Genes and Truncated Genes

Within the Rp1 region sequenced, we identified six loci that appear to be functional genes. Four of these genes are Rp1 homologs, and they contain uninterrupted reading frames similar to the functional Rp1-D gene. Although B73 does not have any known Rp1 gene that provides resistance to any identified race of P. sorghi, it is possible that an Rp1 homolog in B73 does specify resistance to some extinct or otherwise unidentified rust pathogen race. Rp1 homologs from this study show 87 to 100% identities over an 800-bp region with maize B73 ESTs (BQ577730, AI947572, BM347712, and BI992969), indicating that some Rp1-homologous genes in this complex are expressed in this inbred line.

Unlike other complex disease resistance loci, the Rp1 region contains two apparently intact genes within the cluster that play no obvious role in disease resistance (genes 4 and 5 of Zm163K15; Figure 1). Gene 4 exhibits homology with Arabidopsis (AP002820; E value = 8e−91) and rice hypothetical proteins with no similarity to any ESTs. Gene 5 shows homology with rice unknown (AC087723; E value = 4e−19) and hypothetical proteins with 91 and 96% identity with maize ESTs (H89387 and AW424864) over a 440-bp region.

Genes were classified as truncated when the Basic Local Alignment Search Tool (BLAST) X program detected homology with only part of a protein entry in the GenBank database (Table 1). The presumed translated protein products of most of these truncated gene fragments were homologous with protein products encoded by genes in Arabidopsis. This homology was limited only to N-terminal, C-terminal, or central portions of the protein. For instance, the predicted protein product of the truncated gene 3 of Zm163K15 is homologous with amino acids 392 through 615 of the 1042 amino acids specified by a maize calcium ATPase gene (AF09687). Four of the truncated genes in Zm163K15 exhibited significant EST matches. Some of the truncated genes have well-defined introns and exons supported by hits to ESTs. For example, truncated gene 12 of Zm163K15 is homologous with exons 2, 3, and 4 plus introns 2 and 3 of the maize Suc phosphate synthase gene (M97550). Five truncated genes (genes 7 to 11) in Zm163K15 are present in a cluster of ∼5 kb.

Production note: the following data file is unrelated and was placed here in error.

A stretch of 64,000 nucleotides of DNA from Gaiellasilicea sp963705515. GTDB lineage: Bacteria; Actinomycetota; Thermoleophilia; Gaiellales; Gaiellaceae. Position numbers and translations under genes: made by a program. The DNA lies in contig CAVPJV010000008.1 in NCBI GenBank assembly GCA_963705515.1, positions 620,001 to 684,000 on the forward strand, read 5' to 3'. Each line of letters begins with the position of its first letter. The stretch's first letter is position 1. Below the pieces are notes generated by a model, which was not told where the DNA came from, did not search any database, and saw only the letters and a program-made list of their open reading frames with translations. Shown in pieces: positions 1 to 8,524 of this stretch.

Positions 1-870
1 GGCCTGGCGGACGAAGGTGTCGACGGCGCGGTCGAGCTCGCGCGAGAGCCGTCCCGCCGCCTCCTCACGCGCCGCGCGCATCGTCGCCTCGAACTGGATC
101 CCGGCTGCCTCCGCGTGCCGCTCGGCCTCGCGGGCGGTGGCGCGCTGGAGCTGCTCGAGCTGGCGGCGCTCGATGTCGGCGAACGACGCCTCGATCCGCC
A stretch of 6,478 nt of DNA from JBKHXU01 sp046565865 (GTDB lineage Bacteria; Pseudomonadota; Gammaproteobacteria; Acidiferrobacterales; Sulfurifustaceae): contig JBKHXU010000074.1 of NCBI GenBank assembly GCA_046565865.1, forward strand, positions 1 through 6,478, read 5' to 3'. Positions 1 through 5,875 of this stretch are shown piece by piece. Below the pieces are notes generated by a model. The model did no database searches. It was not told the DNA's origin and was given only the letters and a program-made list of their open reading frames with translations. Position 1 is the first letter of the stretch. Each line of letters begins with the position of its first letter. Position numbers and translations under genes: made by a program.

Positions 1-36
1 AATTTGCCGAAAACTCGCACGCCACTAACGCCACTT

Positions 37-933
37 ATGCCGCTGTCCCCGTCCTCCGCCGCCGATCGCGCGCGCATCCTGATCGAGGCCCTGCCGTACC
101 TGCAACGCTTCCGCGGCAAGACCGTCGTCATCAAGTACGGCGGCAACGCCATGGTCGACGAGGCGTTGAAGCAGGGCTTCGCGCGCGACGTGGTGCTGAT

Table 1.
Truncated and Apparently Intact Genes in BAC Zm163K15

Physical Order of the Rp1 Genes in Maize Inbred Line B73

A physical map of the rp1 region was made to determine the positions of the sequenced Rp1 homologs within the genome of B73 maize. Thirty-three maize BACs that hybridized to an Rp1 probe were identified from a large insert BAC library of maize inbred line B73 (www.chori.org/bacpac). The restriction enzymes NotI, MluI, PacI, SwaI, and NcoI were used to generate a physical map based on overlapping restriction fragments. Gel blot hybridization analysis with the Rp1 5′ probe and a subclone of the truncated Suc phosphate synthase–like gene (next to rp1-2 and rp1-4) was used to confirm the physical map. Furthermore, PCR amplification using primers that amplify the truncated Suc phosphate synthase–like gene and the truncated ATPase-like gene (present near rp1-1) also was used to confirm the order of the BACs in the Rp1 gene cluster. The truncated ATPase-like gene was present in Zm163K15 but was absent in Zm206C17/Zm238E11. The truncated Suc phosphate synthase–like gene was part of the 43-kb duplicated region and therefore was present on both BACs. Interestingly, neither of these probes hybridized or amplified fragments from other regions within the rp1 complex (Figure 2). Based on the locations of these fragments, we were able to conclude that the 43-kb duplications (and the included Rp1 homologs) are part of two contigs within the B73 Rp1 gene cluster. In all, the two BAC contigs covered ∼300 and 450 kb. All of the Rp1-homologous sequences were mapped to a region of ∼250 and 300 kb within these two contigs (Figure 2). Because we do not have any definitive information concerning the relative locations of these two contigs (other than their adjacent locations on the short arm of chromosome 10 by recombinational mapping [Hulbert and Bennetzen, 1991]), we cannot say which of these two segments should be placed on the left or the right side of Figure 2, nor can we draw any conclusions about the distance between them.

Figure 2.
Physical Map of the Rp1 Region in Maize Inbred Line B73.